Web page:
Separations at the Micro Scale: Recommended Reading

Contemporary Microscale Separation Technology1 summarizes the development and state-of-the-art of liquid phase separation technology as of about 2010. This is a complex topic, since there are many subsegments, each with a different name and associated idiosyncrasies. But there is a consistent driving force favoring the development of ever-smaller separation units. Scale factors are often nonlinear with feature size. Reducing size uncovers idiosyncrasies that can be exploited for assays or microscale prep.

Capillary LC

The author, Prof. Chao Yan, Ph.D., got his start in liquid phase separations with capillary columns while working as a postdoc with Dr. Fritz Erni in 1991 at Sandoz Pharmaceutical, and later with Prof. Richard Zare at Stanford University. Yan developed and patented electrokinetic packing technology for capillary LC columns, a process that is still used commercially in global chromatography. Capillary liquid phase separations have been his focus ever since. The last three chapters, which comprise the last half of the book, focus on liquid chromatography. The first chapter is on LC with capillary columns; the second reviews LC in microfabricated devices; and the third reports on advances in multidimensional techniques, including cLC×cLC (2-D capillary liquid chromatography), LC-CEC (liquid chromatography-capillary electrochromatography), LC-CE (liquid chromatography-capillary electrophoresis), and CE×CE (capillary electrophoresis-capillary electrophoresis). All appear to be up to date, with references as recent as 2010.

Capillary electrophoresis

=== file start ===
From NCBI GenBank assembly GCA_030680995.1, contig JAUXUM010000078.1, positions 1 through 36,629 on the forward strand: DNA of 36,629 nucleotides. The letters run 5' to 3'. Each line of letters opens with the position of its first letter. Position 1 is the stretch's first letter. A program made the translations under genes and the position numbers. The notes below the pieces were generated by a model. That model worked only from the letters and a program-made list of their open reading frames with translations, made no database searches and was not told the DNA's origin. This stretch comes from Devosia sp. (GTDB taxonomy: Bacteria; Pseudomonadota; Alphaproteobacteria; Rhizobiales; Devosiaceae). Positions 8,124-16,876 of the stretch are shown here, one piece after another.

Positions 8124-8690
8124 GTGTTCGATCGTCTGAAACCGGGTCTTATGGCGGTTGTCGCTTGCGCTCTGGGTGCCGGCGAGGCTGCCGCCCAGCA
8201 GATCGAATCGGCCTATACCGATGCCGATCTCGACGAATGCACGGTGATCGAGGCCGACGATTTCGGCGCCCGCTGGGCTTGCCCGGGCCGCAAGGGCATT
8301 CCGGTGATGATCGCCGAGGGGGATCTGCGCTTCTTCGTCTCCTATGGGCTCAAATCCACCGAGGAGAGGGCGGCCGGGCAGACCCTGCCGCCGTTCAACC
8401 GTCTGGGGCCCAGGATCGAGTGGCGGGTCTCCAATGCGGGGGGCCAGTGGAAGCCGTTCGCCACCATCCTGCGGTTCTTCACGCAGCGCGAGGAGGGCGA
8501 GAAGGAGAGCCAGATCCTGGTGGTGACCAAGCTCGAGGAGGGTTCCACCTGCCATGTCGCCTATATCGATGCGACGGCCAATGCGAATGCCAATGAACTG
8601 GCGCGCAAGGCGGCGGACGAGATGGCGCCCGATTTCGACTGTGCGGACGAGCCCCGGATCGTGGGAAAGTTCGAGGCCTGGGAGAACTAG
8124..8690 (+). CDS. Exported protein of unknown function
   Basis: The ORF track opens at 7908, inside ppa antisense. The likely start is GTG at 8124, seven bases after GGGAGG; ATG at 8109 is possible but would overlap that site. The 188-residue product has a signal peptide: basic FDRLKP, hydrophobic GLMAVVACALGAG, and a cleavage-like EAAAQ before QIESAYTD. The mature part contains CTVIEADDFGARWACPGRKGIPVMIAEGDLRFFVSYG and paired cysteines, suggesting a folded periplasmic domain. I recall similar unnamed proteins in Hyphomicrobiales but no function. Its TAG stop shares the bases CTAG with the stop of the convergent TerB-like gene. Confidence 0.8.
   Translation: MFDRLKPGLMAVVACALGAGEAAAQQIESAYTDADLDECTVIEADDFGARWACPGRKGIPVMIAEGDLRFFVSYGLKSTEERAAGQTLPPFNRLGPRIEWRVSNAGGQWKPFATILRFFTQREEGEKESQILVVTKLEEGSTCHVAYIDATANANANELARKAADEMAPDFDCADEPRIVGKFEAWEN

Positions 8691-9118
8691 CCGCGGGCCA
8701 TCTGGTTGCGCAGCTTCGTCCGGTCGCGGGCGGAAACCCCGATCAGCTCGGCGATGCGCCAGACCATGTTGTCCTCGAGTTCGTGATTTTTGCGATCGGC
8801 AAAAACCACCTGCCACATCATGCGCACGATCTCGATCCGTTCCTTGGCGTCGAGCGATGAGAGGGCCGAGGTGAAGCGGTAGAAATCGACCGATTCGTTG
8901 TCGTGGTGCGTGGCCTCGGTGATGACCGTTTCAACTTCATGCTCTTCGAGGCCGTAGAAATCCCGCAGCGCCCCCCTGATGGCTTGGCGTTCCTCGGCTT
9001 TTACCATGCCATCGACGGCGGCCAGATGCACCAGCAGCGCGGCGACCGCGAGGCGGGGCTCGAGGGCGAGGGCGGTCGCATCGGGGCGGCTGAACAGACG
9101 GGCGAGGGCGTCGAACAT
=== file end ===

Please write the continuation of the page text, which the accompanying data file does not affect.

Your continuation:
Capillary electrophoresis is the first chapter in the book. As with all the chapters, it starts with a short summary of the historical development, including work in 1967 by Stellan Hjertén (University of Uppsala, Sweden [now retired]) using 300-μm-i.d. glass capillaries. However, this was ahead of its time. One had to wait more than a decade for the introduction of fused-silica capillaries for capillary GC and then CE to make CE really practical.

The chapter on CE analyzes topics such as instrumentation and injection techniques. The author describes the use of a four-port valve for injection in quantitative CE. A short section on modifying the surface activity of the capillaries, especially fused silica, should be useful for the novice. Sections on capillary zone electrophoresis (CZE), micellar electrokinetic chromatography (MEKC), capillary isoelectric focusing (cIEF), capillary gel electrophoresis (CGE), and capillary isotachophoresis (cITP) are clearly explained. Numerous references to recent advances will help novices pick up the thread.

Capillary electrochromatography

The chapter on capillary electrochromatography is appropriately sandwiched between the chapters on CE and cLC since it is a hybrid of both. CEC is much more popular in China than elsewhere. Important advantages are rapid, efficient separations and low consumption of mobile phase, which minimizes the environmental footprint. Dr. Yan’s description reflects his quarter century’s experience with CEC and pressurized CEC. Some of the sections are: “Monolithic Columns,” “Open Tubular Columns,” and “Mass Spectrometry Coupling.” MS avoids the problem with optical detection in short-pathlength detection cells. The chapter concludes with an expansive review of applications.


Microscale liquid separations is a very fragmented technology. Understanding these micro segments is important in achieving very useful separations and assays. Each merits its own name. An index of abbreviations used in the book is nine pages long.

One might take a much more expansive view of microscale separations, including topics such as atomic force microscopy, laser tweezers, and other trapping technology. But there seems to be a general consensus that capillaries are the future of analytical separations, especially in the liquid phase.

More experienced readers will enjoy the history included in the book, but we are a limited market. For those new to this segment, it will be their first choice when looking for basic theory, experimental idiosyncrasies, and selected applications. The book seems to be ideally suited for focused courses on capillary separations at the graduate school level, or for intense short courses.


  1. Yan, C. Contemporary Microscale Separation Technology. HNB Publishing: New York, NY, 2013; ISBN 978-0-9728874-2-4.

Robert L. Stevenson, Ph.D., is a Consultant and Editor of Separation Science for American Laboratory/Labcompare; e-mail: